22 May 2014

Lumbar - The First And Last Days Of Unwelcome

This is a review of a project that may only have one release; this sometimes happens in sludge and metal, you get bands that come together for one moment and may never tour, yet they leave behind an album that will either be some important that people will wish they would come back for more (see Shrinebuilder) or you just wish they never bothered in the first place (see Neurotic Outsiders).  Lumbar is the project of Aaron Edge of Brothers of The Sonic Cloth amongst others, Mike Scheidt from Yob and Tad Doyle from Tad, Brothers of The Sonic Cloth and Hog Molly.  If you know who these guys are, I have a feeling you either a) already own this album, b) have heard the album or c) you can hear it in your mind already.  For one of the most striking art works I have seen in recent times, I have to be honest that this album is one that I missed from 2013 but it was released quite late on; however let us get down to the album itself.

Opening with a disturbing and brilliant sample from an episode of The Twilight Zone called The Little People is "Day One", the sledge hammer of sludge is released onto the world with a reckless abandon and destruction; this is the power behind the band all brought in with big riffs, devilish noise and a tone that could be used to drill holes in a concrete wall.  "Day Two" starts with the rumbling bass and has brief noises in the background like fleeting shadows yet out of the line of vision, then hell comes to town with barbed verses to torment the weaker willed and to annihilation the world.  "Day Three" is a cloud of feedback, drone and screams, over far too soon for my personal tastes.  Lucky "Day Four" brings the terror and bone crushing noise back. Again the only problem here is that is it over far too soon.

"Day Five" is another atmospheric track, with white noise, background explosions and the feeling that something bad is going to happen at any second. That 'something bad' is "Day Six" and when I say back I mean good.  Opening with a sludge riff rolling over and over, the band drop the metaphoric bomb on the world around half way through and doesn't it do its job well.  Sounding like the bastardised offspring of early Black Sabbath and Boris, the band nails the sludge sound to the wall and makes it their own.  Ending the album is "Day Seven" and the band is not giving up the ghost easily. It starts a little weak compared to the rest of the album but the feedback towards the end is beautiful (for a certain point of view), making it the perfect ending to this all too brief album.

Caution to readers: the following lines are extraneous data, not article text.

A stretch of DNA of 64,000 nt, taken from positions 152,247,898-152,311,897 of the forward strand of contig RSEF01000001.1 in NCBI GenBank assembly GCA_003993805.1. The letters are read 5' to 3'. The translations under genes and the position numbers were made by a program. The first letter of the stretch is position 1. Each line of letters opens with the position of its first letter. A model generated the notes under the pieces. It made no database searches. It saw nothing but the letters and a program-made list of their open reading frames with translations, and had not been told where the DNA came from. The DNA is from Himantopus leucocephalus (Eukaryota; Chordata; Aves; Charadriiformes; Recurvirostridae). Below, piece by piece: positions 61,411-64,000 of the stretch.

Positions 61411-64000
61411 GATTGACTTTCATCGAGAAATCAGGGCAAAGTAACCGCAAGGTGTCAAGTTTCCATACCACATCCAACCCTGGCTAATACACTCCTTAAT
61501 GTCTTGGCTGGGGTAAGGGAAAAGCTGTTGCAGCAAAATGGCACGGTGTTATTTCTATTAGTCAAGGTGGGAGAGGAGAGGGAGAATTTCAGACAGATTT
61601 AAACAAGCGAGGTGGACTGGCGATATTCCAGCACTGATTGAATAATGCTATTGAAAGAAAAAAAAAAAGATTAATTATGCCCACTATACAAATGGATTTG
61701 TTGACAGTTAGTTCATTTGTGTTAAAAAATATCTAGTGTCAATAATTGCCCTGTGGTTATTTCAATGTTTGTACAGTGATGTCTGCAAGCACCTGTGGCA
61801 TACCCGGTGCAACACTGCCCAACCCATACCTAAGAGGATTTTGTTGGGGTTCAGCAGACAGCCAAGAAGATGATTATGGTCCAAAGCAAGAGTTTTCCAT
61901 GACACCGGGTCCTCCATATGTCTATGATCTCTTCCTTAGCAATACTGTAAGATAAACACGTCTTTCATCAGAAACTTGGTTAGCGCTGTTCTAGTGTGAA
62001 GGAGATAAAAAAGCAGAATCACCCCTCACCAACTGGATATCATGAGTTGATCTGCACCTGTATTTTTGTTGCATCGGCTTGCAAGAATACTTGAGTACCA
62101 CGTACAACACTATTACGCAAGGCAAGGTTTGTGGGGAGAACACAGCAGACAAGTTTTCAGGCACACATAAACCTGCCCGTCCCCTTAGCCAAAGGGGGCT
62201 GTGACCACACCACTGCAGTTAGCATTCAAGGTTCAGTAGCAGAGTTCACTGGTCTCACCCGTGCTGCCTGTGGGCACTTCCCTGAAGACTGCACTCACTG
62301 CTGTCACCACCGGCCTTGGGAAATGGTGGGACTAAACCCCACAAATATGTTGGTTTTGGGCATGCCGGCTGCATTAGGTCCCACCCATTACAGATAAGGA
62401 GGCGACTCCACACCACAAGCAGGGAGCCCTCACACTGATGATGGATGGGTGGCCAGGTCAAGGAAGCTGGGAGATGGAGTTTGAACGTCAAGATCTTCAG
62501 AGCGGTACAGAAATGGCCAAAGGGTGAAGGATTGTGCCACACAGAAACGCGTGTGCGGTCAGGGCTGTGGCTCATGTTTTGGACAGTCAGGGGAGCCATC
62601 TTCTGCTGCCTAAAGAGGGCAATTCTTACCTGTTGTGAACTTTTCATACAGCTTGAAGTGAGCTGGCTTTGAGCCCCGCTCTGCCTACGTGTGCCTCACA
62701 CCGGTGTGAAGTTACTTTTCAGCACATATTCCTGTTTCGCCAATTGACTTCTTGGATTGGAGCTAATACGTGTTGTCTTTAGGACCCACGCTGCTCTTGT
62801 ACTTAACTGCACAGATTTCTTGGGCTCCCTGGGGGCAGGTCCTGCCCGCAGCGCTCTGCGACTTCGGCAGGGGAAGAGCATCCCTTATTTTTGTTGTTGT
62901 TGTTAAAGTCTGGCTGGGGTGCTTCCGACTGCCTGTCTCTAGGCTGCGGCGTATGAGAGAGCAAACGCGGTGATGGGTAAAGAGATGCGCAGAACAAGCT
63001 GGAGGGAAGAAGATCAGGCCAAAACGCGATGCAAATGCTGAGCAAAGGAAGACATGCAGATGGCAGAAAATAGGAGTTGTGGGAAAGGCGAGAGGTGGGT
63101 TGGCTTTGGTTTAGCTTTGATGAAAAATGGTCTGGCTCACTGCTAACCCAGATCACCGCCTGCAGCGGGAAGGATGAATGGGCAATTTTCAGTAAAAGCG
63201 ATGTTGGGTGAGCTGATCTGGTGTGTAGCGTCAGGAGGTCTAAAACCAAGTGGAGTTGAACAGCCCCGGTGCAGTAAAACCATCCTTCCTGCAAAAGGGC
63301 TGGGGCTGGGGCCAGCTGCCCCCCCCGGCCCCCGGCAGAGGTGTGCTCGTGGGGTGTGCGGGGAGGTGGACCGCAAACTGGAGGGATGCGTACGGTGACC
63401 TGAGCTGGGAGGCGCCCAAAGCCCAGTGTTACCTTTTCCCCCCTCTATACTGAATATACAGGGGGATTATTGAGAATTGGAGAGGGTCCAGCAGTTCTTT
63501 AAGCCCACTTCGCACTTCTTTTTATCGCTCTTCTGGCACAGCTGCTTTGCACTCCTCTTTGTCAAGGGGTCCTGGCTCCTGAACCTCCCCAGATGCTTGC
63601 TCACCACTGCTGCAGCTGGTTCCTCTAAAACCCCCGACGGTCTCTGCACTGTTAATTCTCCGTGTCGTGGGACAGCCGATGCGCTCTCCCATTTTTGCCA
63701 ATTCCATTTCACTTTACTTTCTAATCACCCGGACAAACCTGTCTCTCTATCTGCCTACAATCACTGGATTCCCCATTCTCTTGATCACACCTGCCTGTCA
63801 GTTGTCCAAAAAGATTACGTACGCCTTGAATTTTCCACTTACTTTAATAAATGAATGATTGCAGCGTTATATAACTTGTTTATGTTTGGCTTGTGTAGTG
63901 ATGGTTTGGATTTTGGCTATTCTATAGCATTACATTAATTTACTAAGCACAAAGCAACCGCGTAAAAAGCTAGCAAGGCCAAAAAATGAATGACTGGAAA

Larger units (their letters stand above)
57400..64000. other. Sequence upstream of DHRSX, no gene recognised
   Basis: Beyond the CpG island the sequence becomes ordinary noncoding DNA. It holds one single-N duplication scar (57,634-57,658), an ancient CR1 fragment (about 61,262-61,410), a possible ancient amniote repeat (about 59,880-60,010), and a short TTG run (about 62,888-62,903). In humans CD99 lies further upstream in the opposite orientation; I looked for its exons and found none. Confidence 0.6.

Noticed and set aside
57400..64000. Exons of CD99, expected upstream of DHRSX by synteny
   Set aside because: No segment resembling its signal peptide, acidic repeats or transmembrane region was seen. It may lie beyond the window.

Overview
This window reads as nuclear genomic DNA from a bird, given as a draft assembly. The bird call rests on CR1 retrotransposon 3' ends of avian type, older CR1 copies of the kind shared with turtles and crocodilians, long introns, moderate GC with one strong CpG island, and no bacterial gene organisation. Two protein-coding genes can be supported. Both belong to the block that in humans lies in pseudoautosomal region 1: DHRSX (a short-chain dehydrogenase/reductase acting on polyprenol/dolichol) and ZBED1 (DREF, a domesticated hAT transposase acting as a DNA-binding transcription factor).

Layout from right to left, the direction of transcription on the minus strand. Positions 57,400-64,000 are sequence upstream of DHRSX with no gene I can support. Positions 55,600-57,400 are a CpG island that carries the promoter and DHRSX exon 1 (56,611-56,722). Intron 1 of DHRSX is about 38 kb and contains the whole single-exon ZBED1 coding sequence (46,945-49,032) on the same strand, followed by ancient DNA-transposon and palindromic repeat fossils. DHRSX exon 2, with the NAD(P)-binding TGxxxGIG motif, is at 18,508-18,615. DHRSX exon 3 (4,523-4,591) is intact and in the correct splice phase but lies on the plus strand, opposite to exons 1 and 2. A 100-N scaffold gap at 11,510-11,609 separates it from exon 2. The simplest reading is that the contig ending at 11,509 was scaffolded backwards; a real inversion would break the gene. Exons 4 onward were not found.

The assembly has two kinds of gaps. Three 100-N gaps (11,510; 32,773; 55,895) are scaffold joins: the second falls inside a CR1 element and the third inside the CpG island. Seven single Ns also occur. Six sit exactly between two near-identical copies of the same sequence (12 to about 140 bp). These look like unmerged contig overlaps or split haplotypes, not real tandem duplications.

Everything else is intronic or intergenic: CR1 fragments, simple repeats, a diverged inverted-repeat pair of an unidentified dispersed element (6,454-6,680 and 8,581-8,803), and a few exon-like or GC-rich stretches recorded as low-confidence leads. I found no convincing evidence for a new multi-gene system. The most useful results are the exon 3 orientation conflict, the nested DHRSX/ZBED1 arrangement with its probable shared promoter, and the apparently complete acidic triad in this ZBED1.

Just like the project, the album is far too brief.  I love the sound and energy that comes off the album, when you get that sort of talent for noise/sludge/drone in one room it is going to be explosive (just like Shrinebuilder); I can honestly say the only reason I want more is that I am slightly selfish at times when it comes to music.  Obviously I will have to say this may not be for everyone (I cannot see the shopping bag of a person buying this album also having the latest Beyonce or One Direction album as well), it is harsh, bitter, twisted and violent. But my deity when it flexes it muscle, it shakes the world.

8 out of ten - Oh, now you have my attention and maybe my money, time and heart

Top Track - Day One

You can purchase the vinyl (or there is an extra link for the MP3 version) of the album from Amazon here

You can purchase directly from the Bandcamp page here

Here is a link to the Facebook page here

Here is a link to the album on Spotify

Or if you’re a Deezer fan, you can listen to it here


  1. Though the review is awesome, you spelled one of the band member's names wrong... it's "Aaron" Edge. Right on!


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